Best way to hedge

Discussion in 'Trading' started by Chuck Krug, Aug 21, 2011.

  1. best way to hedge a portfolio of 60 short stocks?
    buy calls
    buy futures
    buy etf (spy,etc)
    have i overlooked anything?
  2. rmorse

    rmorse Sponsor

    You'll never know the "best" way until after the passage of time. You have to decide what risk YOU want to hedge out. So if you believe these stocks will under perform the "market", than buy the same $ amount of SPY. If you believe these stocks will under perform their sector, buy the correct $ amount of an ETF in each sector.

    You can also under hedge. It never makes sense to over hedge.
  3. run the stocks thru an analyzer and see what the weighted beta is and calc the number of ES cars you need to hedge. use the NQ if they're tech stocks. or just bought calls 2-3% OTM. the expiry depends on how long you want to hedge obviously.
  4. thanks for your time guys

    forgot to add that the beta is -1.32
  5. options are not my speciality (as some of you might know ;-)
    but was leaning towards buying calls as they tie up less capital than the etf's.
  6. mr. morse: the reason for my hedge is to temporarily protect against market upswings
  7. rmorse

    rmorse Sponsor

    Then is my opinion, I would BUY SPY the $ amount that your short at most, with no adjustment for Beta. We are in a market with a very high correlation from sector to sector. If you beta adjust, in this market, you might end up being longer than you want, when your targeting the short side of the market.
  8. of course if my short position runs against me, my dollar exposure goes up
    but i can adjust if needed
    was thinking about ES calls as they seem to offer the best value per capital used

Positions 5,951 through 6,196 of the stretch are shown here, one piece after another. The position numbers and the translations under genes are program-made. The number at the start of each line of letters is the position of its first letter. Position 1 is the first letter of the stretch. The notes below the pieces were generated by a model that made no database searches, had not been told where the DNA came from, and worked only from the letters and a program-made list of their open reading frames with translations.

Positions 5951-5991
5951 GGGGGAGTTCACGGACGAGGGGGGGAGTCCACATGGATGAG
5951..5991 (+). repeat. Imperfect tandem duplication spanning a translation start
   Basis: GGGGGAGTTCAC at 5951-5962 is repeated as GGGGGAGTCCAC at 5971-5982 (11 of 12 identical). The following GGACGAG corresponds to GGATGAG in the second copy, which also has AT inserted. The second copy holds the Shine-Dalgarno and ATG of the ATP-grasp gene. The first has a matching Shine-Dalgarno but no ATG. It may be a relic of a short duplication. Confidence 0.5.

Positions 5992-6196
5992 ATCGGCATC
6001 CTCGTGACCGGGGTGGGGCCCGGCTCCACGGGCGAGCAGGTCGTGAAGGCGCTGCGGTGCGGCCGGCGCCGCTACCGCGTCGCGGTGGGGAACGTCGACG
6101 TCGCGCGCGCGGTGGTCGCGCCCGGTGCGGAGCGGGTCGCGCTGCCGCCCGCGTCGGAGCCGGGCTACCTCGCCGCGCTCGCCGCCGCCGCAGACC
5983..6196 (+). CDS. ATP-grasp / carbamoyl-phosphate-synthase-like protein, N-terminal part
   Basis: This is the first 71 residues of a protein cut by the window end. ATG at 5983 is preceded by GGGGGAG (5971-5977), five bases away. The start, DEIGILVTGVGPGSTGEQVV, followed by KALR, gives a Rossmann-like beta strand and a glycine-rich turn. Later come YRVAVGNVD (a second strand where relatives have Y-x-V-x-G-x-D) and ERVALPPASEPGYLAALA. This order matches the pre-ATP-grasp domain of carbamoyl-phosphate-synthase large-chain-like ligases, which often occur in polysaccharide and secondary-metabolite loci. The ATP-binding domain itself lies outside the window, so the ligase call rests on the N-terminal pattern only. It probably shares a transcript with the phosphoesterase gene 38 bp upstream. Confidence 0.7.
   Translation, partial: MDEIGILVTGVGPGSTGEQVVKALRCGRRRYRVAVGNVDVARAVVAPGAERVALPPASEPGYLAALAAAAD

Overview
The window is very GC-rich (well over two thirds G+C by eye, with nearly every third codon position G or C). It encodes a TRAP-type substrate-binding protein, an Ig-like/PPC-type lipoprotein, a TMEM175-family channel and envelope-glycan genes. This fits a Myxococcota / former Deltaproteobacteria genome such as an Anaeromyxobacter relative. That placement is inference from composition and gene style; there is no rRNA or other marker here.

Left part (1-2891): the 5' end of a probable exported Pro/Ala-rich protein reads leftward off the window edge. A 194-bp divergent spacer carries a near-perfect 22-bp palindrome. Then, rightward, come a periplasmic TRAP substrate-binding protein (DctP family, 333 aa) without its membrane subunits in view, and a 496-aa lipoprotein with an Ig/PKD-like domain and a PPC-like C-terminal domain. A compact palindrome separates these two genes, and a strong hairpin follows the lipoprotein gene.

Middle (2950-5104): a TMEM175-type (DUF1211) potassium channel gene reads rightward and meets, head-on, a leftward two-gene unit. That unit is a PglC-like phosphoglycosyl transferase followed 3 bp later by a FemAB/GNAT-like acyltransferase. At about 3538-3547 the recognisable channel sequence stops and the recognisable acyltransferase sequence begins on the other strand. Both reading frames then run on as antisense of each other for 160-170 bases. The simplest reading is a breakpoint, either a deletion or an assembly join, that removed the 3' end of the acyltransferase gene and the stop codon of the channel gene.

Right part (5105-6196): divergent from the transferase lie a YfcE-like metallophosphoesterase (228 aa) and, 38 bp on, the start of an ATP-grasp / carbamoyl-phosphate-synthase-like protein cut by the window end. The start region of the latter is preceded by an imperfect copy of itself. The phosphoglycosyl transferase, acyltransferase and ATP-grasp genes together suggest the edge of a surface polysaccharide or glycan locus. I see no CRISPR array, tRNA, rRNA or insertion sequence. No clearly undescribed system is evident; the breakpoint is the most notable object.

at first glance
  9. rmorse

    rmorse Sponsor

    If it's a short term strategy, that might work. However, premiums are very high right now, I'm not sure buying deltas that way won't be expensive insurance. If you buy the ES or SPY, no decay. I always feel keeping the hedge simple is best.
  10. To "hedge" something means to effectively eliminate any further profits or gain while the hedge is in place.

    So the first question is, what are you hoping to accomplish by hedging?

    If the answer is short-term gains versus long-term gains taxed basis, you need to compare the trade costs for hedging versus expected tax difference.

    If the answer is protect unrealized gains from loss, the degree to which you are hedged is parallel to potential further gains. If you are 50% hedged, your position can profit at 1/2 rate what it did when unhedged.

    If you are 100% hedged, no different than closing a position outright because no further meaningful gain is possible. Pretty much the same as net-flat other than tax basis on the position

    So the question of how to hedge cannot be properly answered until one knows what exactly you are trying to acheive by hedging
    #10     Aug 21, 2011